What 2018 taught us as cruisers

Two Dolphins in sailboat bow wake

Pausing for reflection at the transition into a new year: living so much in the present, it’s worth stopping to draw out significant events that too easily slide into the misty past. Continuous learning is one of the great opportunities of cruising, and a few lessons stand out in 2018.

We didn’t screw up homeschooling.

Niall’s return to Totem for winter break from Lewis & Clark college confirm he’s happily transitioned. I credit him as an individual and not our efforts to direct and shape with homeschooling, in truth, but will let myself wallow in pride and gratitude at his accomplishment in making the changeover from an unstructured nomadic life afloat, to a highly structured academic environment—and thrive.

Mexico is just as awesome as we remembered.

Our first year and a half cruising was spent in Mexico, but it was eight years prior; we wondered what it would be like to return after the intervening countries and miles. Turns out it’s hard to beat the combination of beautiful coastlines, interesting places to visit, friendly people and general security. We’re happy to extend our time here after closing a circ loop in Zihuatenejo last spring!

sailboat at anchor next to stunningly rugged desert coastline in Baja

The incredible light of the Sea of Cortez

Inspiring is a gift.

We added more than 50 new coaching clients in our “TRU crew” this year. Amazing! Working as mentors to realize their cruising dream is profoundly fulfilling. Jamie would tell you I’m like a broken record after our calls: “we get to work with the best people!” I’m so happy we have grown a niche to make a difference.

This view was earned with sweat, not drone skills! Isla Danzante

There’s hope to normalize cruising.

Appearing on TODAY with Megyn Kelly may land among the most unforgettable experiences we ever have. But it was behind-the-scenes crew that are the real stars, no disrespect to a celebrity interviewer intended. The crew offered us interest, kindness, humility, and grace. From the producer who first reached out, to the reporter and crew in California, to the security guard who knew exactly how to calm a few flickering nerves – they didn’t see the freaks, the Weird People, the spectacle of the week… as you might expect from non-boaty crowd. That they sought us out, heard our story, and helped us amplify the gifts offered by this wonderful life afloat gives me hope.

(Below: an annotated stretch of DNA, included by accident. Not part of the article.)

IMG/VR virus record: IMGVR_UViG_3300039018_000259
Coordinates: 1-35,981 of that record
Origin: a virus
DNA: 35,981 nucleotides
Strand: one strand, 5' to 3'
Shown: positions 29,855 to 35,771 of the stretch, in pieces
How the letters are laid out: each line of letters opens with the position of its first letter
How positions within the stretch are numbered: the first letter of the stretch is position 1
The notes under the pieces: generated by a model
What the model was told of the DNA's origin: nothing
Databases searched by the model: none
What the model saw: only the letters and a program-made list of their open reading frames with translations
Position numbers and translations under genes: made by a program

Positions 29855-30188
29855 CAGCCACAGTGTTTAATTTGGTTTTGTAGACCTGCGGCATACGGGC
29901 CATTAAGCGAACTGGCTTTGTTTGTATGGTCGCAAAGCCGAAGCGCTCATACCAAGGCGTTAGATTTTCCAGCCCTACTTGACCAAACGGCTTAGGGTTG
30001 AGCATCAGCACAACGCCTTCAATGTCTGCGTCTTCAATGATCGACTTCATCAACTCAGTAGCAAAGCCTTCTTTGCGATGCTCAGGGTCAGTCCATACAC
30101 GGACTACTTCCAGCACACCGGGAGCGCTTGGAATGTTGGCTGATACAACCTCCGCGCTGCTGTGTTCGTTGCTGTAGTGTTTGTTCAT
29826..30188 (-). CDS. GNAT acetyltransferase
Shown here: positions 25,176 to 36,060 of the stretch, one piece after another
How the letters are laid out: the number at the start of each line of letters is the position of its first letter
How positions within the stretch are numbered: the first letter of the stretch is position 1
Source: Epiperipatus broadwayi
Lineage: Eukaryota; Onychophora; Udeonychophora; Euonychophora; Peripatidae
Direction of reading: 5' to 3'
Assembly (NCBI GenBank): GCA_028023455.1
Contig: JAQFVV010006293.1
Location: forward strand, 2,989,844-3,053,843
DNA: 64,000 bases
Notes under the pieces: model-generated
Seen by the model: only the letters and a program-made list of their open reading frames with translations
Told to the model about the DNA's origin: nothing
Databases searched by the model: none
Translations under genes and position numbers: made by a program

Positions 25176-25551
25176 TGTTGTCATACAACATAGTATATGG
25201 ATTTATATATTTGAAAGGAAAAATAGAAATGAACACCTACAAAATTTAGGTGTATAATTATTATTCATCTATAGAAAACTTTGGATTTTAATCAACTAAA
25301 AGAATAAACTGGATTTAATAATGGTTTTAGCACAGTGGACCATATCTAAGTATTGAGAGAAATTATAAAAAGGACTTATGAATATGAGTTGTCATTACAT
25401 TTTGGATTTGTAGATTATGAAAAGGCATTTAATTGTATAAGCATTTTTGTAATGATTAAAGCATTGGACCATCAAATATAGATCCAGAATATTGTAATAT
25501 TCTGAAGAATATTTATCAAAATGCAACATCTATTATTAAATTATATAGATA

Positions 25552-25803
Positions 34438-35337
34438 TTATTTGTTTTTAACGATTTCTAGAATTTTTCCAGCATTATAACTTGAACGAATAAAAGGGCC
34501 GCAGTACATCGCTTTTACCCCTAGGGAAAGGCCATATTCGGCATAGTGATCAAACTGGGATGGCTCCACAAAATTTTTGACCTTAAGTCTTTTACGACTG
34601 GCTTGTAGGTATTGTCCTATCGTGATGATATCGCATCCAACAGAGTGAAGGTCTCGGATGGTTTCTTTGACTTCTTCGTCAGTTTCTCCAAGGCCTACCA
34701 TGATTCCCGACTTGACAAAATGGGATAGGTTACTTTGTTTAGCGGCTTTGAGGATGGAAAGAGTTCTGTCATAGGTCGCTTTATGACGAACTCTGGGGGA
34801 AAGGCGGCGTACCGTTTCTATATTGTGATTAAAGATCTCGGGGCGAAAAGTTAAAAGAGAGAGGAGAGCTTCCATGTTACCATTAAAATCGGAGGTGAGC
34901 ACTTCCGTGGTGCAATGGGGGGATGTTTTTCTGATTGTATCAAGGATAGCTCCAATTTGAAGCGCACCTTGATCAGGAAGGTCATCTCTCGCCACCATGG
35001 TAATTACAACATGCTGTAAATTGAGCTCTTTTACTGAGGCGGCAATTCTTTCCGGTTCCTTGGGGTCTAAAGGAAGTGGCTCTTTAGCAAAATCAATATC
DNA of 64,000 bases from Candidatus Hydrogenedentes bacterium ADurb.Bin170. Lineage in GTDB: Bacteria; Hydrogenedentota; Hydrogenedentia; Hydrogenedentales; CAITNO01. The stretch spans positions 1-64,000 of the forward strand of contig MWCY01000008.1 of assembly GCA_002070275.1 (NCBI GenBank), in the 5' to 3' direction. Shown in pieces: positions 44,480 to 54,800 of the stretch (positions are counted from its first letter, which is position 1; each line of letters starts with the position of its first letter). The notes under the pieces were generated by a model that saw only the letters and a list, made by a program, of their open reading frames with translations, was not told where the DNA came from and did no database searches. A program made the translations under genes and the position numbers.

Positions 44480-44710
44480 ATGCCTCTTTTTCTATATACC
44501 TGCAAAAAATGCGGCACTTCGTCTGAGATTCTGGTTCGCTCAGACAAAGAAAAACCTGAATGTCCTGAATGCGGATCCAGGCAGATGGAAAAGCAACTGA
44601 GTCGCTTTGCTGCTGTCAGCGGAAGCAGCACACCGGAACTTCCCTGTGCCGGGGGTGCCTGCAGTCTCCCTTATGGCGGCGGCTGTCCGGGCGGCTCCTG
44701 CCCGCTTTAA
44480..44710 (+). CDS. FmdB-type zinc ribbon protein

crappy phone pic. way to nervous for more than that!

Sharing the sail is fun.

A spontaneous decision chased by an email resulted in two of our coaching clients joining Totem for a week long passage in December. David and Sam had just closed on the boat that will be their family’s magic carpet. They don’t have much experience. We didn’t need crew. This wasn’t a paid gig. It just felt like a cool opportunity to connect something we could offer with something they needed. They were great additions and learned a bunch: Sam’s upcoming guest post will share the experience.

Sam & David before flying home from Puerto Vallarta

Totem’s 2018 statistics

We love our statistics, and Jamie’s database makes metrics for the year easy to grab! Here’s another dimension to a great turn around the sun.

Countries visited: 5. OK, so you can do that in a couple of days in the Caribbean. We might have added four more, but sailed from Costa Rica to Mexico without visiting intermediary countries. Something to fix in future years.

Days on passage: 20. We count a “passage day” if we were underway at midnight. Most of this happened as we legged our way north from the Panama Canal to the northern Sea of Cortez between mid-March and mid-June.

Anchoring depths: our deepest spot in Panama’s San Blas islands was 65’, exactly half our deepest ever (Maldives in 2015); the average was around 26’.

Distance traveled: 4,916 nautical miles (5,657 miles). Far from our biggest year, but remarkable in that we spent MOST of this year…not sailing. There were six months in the shipyard, and 43 days at a dock (most of those in Colombia, where anchoring wasn’t safe). In the remaining period we averaged about a thousand miles per month: suddenly, it feels like a bigger year for sea time.

One last lesson

Holy cow, how did I almost neglect this one? On April 7, we learned in a wholly new and internalized way that the earth is in fact round when Totem and crew closed the loop on a circumnavigation in Zihuatenejo, Mexico. 2018: you were one for the memory book!